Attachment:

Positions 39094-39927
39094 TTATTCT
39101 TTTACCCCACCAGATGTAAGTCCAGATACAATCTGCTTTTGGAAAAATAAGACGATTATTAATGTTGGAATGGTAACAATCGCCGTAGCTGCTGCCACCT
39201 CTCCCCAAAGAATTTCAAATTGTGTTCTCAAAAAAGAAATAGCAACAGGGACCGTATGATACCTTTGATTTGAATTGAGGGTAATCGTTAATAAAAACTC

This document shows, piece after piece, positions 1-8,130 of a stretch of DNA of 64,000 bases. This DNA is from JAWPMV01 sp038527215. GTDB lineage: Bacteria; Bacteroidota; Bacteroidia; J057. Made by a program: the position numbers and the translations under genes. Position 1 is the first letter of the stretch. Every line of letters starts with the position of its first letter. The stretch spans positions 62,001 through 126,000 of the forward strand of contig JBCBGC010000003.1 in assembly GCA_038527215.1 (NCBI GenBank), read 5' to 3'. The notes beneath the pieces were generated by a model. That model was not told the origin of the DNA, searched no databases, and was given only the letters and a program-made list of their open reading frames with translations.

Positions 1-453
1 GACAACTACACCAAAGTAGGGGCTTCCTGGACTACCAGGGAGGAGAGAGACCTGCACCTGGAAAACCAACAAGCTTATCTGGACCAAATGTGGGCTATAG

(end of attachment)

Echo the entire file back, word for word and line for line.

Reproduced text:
Positions 39094-39927
39094 TTATTCT
39101 TTTACCCCACCAGATGTAAGTCCAGATACAATCTGCTTTTGGAAAAATAAGACGATTATTAATGTTGGAATGGTAACAATCGCCGTAGCTGCTGCCACCT
39201 CTCCCCAAAGAATTTCAAATTGTGTTCTCAAAAAAGAAATAGCAACAGGGACCGTATGATACCTTTGATTTGAATTGAGGGTAATCGTTAATAAAAACTC

This document shows, piece after piece, positions 1-8,130 of a stretch of DNA of 64,000 bases. This DNA is from JAWPMV01 sp038527215. GTDB lineage: Bacteria; Bacteroidota; Bacteroidia; J057. Made by a program: the position numbers and the translations under genes. Position 1 is the first letter of the stretch. Every line of letters starts with the position of its first letter. The stretch spans positions 62,001 through 126,000 of the forward strand of contig JBCBGC010000003.1 in assembly GCA_038527215.1 (NCBI GenBank), read 5' to 3'. The notes beneath the pieces were generated by a model. That model was not told the origin of the DNA, searched no databases, and was given only the letters and a program-made list of their open reading frames with translations.

Positions 1-453
1 GACAACTACACCAAAGTAGGGGCTTCCTGGACTACCAGGGAGGAGAGAGACCTGCACCTGGAAAACCAACAAGCTTATCTGGACCAAATGTGGGCTATAG